Despite being a film about war, The Maus bears little in common with more straight forward wars films. The focus of many war films is often on the direct violence suffered during the war. Sometimes this addressed the trauma carried over into civilian life. Soldiers, primarily men, are the protagonists (with In the Land of Blood and Honey being a notable exception). If any other war films occupies similar space as The Maus, it might be the 1990 film Jacob’s Ladder (there was a remake in 2019 set during the US war in Afghanistan). Both deal with the horrific experiences brought about by war-time traumas. In Jacob’s Ladder, Jacob was a soldier while Selma was a child whose family were decimated by an act of genocide. But both characters experience unexplained phenomenon as a direct result of war. The viewer must wrestle with that ambiguity for much of both films, though Jacob’s Ladder leans towards a more conclusive ending than The Maus. Both would be an example of horror films making political statements about the past—specifically anti-war statements.
Jacob’s Ladder was rather unique when it debuted as it tied a political context (anti-war sentiment) to elements of horror. Apolitical slasher films still dominated the genre during this time. But this period might be the roots of more politically charged horror becoming popular now. Another example from around that same time period was 1992’s Candyman which explore the impact of racism on Black working class communities (and has also recently gotten a new sequel). One could also view the Hellraiser franchise as politically charged with its references to aspects of queer culture. A new wave of horror directors—many of whom were likely grew up with these films—have embraced political messaging in their work. Gwilym Mumford pointed to directors such as Jordan Peele and Ben Wheatley as prime examples.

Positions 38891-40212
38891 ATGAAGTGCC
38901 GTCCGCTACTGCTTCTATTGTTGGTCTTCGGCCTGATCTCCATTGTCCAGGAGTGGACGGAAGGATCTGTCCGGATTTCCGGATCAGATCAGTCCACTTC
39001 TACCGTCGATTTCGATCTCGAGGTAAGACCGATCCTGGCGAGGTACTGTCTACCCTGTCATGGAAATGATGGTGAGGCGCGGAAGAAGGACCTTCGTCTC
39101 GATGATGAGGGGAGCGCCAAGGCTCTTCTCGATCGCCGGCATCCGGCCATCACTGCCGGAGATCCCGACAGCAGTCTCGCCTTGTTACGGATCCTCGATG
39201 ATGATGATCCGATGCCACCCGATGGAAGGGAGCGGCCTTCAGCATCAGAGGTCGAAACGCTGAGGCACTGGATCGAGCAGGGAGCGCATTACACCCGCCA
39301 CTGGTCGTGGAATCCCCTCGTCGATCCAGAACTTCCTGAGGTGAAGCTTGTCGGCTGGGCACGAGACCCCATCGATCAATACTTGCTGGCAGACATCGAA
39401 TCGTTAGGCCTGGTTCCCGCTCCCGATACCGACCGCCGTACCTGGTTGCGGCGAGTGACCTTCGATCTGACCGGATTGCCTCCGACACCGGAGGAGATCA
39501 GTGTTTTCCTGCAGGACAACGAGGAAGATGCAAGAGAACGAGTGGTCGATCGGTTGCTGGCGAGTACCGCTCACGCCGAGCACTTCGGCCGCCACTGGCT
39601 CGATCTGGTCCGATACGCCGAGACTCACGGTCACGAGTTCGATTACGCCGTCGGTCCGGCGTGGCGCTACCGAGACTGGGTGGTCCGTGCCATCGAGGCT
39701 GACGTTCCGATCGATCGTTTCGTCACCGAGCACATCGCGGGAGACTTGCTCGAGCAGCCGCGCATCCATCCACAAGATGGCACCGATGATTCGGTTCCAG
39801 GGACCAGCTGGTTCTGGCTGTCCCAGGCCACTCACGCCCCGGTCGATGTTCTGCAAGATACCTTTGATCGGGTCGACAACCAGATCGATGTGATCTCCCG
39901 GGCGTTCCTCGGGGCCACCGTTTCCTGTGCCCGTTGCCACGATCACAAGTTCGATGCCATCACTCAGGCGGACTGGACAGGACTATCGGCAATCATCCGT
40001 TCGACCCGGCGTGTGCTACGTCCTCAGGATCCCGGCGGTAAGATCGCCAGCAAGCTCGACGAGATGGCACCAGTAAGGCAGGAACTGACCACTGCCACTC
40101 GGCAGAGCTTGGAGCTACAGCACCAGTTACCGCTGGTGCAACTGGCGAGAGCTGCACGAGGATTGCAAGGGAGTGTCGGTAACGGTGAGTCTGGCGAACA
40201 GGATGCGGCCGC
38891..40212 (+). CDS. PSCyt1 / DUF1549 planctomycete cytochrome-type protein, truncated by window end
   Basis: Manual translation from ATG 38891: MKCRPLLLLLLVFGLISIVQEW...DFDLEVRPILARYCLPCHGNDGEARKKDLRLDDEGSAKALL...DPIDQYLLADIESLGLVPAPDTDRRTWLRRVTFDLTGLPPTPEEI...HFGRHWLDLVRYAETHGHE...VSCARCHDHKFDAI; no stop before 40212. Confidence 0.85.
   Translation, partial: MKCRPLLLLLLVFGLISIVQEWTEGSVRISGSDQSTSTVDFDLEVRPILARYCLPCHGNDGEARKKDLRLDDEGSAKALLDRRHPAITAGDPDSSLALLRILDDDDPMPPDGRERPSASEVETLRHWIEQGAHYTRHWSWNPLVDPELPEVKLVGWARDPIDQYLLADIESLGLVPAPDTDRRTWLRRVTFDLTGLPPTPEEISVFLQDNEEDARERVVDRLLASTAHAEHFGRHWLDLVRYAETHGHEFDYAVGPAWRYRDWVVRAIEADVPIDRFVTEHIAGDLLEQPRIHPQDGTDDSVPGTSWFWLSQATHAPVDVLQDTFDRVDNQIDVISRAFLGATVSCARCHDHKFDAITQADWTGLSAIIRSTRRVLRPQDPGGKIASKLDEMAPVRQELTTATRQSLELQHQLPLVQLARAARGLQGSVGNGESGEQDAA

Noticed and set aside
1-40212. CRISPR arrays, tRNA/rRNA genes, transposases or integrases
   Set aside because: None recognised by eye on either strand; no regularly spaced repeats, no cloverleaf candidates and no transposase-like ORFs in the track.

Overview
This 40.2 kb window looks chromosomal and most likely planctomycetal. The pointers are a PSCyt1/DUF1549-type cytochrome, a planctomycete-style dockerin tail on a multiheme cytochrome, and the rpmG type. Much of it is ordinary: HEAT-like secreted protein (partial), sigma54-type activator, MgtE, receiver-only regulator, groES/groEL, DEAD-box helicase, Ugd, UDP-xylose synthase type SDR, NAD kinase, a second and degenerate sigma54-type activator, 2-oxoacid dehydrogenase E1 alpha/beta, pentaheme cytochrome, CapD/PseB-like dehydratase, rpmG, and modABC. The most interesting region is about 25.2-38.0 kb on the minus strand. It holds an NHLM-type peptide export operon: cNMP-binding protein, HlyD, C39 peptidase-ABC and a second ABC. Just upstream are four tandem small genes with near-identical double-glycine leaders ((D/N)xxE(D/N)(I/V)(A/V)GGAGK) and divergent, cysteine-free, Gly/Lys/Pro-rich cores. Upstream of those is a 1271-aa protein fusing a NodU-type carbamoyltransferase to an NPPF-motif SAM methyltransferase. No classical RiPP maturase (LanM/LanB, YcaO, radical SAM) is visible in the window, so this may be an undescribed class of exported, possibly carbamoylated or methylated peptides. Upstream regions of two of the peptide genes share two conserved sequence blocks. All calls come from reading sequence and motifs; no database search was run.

The Maus, for its part, addresses ongoing political tensions in the Balkans. In 2015, when the Prime Minister of Serbia at the time Aleksandar Vučić attempted to pay respects at a 2015 ceremony for the victims of the Srebrenica genocide enraged family members of the victims threw rocks and bottles at him. This is not the only evidence of the incredibly raw emotions in the former Yugoslavia. Tensions on the border between Kosovo and Serbia seem to be on the edge of violence. Rumors have begun to circulate of beatings of Kosovar Serbs by the police which the government in Pristina denies. The Vetevendosje led government recently instituted a new policy of cars entering from Serbia to put on temporary local tag in part because of a similar policy in Serbia (who does not recognize Kosovar independence). Kosovar Serbs blocked border crossing in retaliation. Such disputes over national borders and ethnic identity could easily spin out into a larger conflict. This was something that the Slovenian industrial band Laibach pointed out in 1989, just prior to the start of the Balkan wars. Like The Maus the real horror is not ghosts or supernatural monsters, but the ordinary people embracing brutal acts of violence for imagined or very real crimes. If Selma’s fear and anger are understandable and even sympathetic, what does this unaddressed trauma mean for a peaceful future? It is clear that such political engagement from popular culture can help remind all of us of the high costs of violent conflict that can easily traumatize generations of people.